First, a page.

The lost art of Intimacy

Intimacy, by definition is a noun described as “close familiarity or friendship; closeness.” But perhaps we are more familiar with intimacy as it is described in one of it’s other definitions “an intimate act, especially sexual intercourse”. Both of these definitions are correct. However, I believe intimacy to be a lost art in this day and age. We think we have it all figured out; but the truth is that we have lost touch with what it means to have intimacy. Both with others and with God. But as with anything, there is always logic behind my accusations and thoughts.


While writing this I texted a few friends to ask them what Intimacy meant to them. Just the clear-cut truth. It was no surprise to me that almost all of them came back with the second definition of intimacy revolving around physical acts of love. And this is the first basis of where we have it all wrong. Were my friends wrong when they gave me their responses? No. But we even get this type of intimacy so wrong these days. We sleep with someone and we call it “intimacy”. But half of the time we haven’t even experienced the first definition of “closeness” with that person. There is so much more to intimacy than intercourse…and it all begins with God in the Garden of Eden.


If you talk to a young adult or even a teenager about having intimacy with God. Like I said before, this is because we’ve warped the definition into something that it’s not. Intimacy in and of itself has been distorted and mistaken for so long now that nobody knows or even cares to know where it originated and what it actually means to be intimate.

Let’s start at the creation of man. For all of you revolutionists, I am talking about Adam and Eve. Now, if you don’t believe in this particular story of the creation of man, just try not to look at the religious aspect of it and give me a chance.

Now, when God created Adam and Eve they lived in Shalom. The definition of this Jewish word means “peace”. There was no such thing as sin at this point in time. Adam and Eve lived in perfect shalom with God. This was the start of the definition of Intimacy. God himself dwelled with them in the garden. Genesis 2:25 describes what I think is the core of intimacy; “Adam and his wife were both naked, and they felt no shame.”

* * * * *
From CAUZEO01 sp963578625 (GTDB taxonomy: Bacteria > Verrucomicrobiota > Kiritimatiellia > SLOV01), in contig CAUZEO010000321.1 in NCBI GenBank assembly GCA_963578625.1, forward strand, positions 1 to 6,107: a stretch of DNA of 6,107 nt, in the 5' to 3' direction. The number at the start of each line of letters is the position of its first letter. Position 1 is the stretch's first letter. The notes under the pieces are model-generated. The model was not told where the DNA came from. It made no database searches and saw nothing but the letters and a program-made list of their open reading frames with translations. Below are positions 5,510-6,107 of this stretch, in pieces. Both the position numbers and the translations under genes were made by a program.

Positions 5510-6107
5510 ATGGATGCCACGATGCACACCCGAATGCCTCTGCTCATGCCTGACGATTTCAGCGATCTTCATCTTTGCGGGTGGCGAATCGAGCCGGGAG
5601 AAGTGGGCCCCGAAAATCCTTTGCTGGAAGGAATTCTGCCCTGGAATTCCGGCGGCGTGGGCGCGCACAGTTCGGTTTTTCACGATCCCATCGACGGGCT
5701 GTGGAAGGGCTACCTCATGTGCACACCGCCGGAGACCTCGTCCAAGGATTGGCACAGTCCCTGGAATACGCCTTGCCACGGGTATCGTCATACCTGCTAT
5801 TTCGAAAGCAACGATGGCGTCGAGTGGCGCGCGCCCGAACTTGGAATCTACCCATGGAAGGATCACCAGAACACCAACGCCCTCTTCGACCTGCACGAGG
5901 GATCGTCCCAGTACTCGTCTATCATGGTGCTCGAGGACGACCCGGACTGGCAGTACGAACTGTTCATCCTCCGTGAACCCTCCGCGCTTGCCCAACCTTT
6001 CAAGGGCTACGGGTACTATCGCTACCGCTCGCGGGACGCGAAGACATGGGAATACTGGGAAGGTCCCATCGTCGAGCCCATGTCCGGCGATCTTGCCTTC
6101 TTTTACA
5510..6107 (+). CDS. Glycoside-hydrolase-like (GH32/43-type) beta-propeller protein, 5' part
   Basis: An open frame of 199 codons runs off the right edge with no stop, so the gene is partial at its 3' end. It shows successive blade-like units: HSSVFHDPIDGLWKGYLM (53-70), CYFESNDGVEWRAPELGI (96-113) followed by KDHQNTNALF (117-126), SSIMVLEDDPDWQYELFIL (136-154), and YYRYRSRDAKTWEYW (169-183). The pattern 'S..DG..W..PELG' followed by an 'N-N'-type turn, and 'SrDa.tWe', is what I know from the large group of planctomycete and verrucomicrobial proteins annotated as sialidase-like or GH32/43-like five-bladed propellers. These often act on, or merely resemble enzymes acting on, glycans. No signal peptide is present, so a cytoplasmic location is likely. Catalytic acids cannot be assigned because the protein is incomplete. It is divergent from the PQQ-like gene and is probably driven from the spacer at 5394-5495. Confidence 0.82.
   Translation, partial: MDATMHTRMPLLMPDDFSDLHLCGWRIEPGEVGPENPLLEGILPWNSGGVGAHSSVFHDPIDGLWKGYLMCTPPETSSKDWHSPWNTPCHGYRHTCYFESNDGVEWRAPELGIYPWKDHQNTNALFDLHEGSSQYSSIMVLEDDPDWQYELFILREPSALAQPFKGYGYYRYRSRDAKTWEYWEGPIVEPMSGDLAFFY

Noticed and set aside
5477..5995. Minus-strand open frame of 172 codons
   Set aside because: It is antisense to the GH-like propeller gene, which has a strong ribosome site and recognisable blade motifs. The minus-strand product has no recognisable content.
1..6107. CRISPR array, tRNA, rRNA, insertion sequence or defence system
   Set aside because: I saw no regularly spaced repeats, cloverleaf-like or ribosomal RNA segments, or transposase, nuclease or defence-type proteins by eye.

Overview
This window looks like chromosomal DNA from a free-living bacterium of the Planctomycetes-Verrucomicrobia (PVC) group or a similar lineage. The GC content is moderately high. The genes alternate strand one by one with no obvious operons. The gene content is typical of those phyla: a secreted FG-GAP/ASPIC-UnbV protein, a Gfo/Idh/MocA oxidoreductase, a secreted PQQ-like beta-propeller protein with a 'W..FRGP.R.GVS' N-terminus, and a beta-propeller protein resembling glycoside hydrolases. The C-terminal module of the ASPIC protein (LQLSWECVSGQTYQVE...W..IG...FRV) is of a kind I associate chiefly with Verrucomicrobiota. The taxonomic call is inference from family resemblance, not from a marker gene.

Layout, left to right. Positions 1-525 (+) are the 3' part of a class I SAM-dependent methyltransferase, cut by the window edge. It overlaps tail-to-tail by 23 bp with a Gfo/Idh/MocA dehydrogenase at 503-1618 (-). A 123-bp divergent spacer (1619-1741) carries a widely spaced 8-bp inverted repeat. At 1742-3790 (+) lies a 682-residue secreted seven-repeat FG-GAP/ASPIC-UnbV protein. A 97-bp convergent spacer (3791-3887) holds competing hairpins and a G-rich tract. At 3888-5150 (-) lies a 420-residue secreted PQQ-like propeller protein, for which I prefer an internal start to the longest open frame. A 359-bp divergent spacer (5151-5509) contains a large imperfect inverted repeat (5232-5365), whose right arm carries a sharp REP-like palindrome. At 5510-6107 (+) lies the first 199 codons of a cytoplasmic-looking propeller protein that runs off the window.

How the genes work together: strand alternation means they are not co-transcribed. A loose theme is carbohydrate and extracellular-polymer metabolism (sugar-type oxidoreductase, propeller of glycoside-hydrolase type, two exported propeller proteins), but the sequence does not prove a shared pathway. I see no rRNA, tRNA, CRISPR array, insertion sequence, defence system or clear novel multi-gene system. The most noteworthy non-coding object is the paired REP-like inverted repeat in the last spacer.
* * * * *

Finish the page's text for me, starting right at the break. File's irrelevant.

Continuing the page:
They felt…no shame. Let’s look at just that piece of it. I want you to think here for just a minute. Is there anything that if it were to be brought up / seen by / or known by someone you believe to be intimate with, would you feel ashamed or embarrassed? We constantly think that someone seeing us naked is the basis of intimacy. But there is so much more to it than that. When was the last time you were emotionally naked with someone? When was the last time you bore it all for that person to see? All your flaws, your fears, your hopes, your dreams, your embarrassing adolescent stories. It’s so natural for us to shy backwards and hide or catch our tongues. But when was the last time you actually sat there and talked about these things? Let’s flip the script. When was the last time you pursued these things from your significant other?

You see, intimacy is just as much about opening up as it is about pursuing one another. God shows us this within the same book of Genesis. We aren’t exact about how long the Shalom lasted, but we know that it only lasted one verse before Eve messes things up for everyone. We can’t pretend that God didn’t know this was going to happen, but that’s a topic for another time. Let’s look into how God responds to the first act of Sin.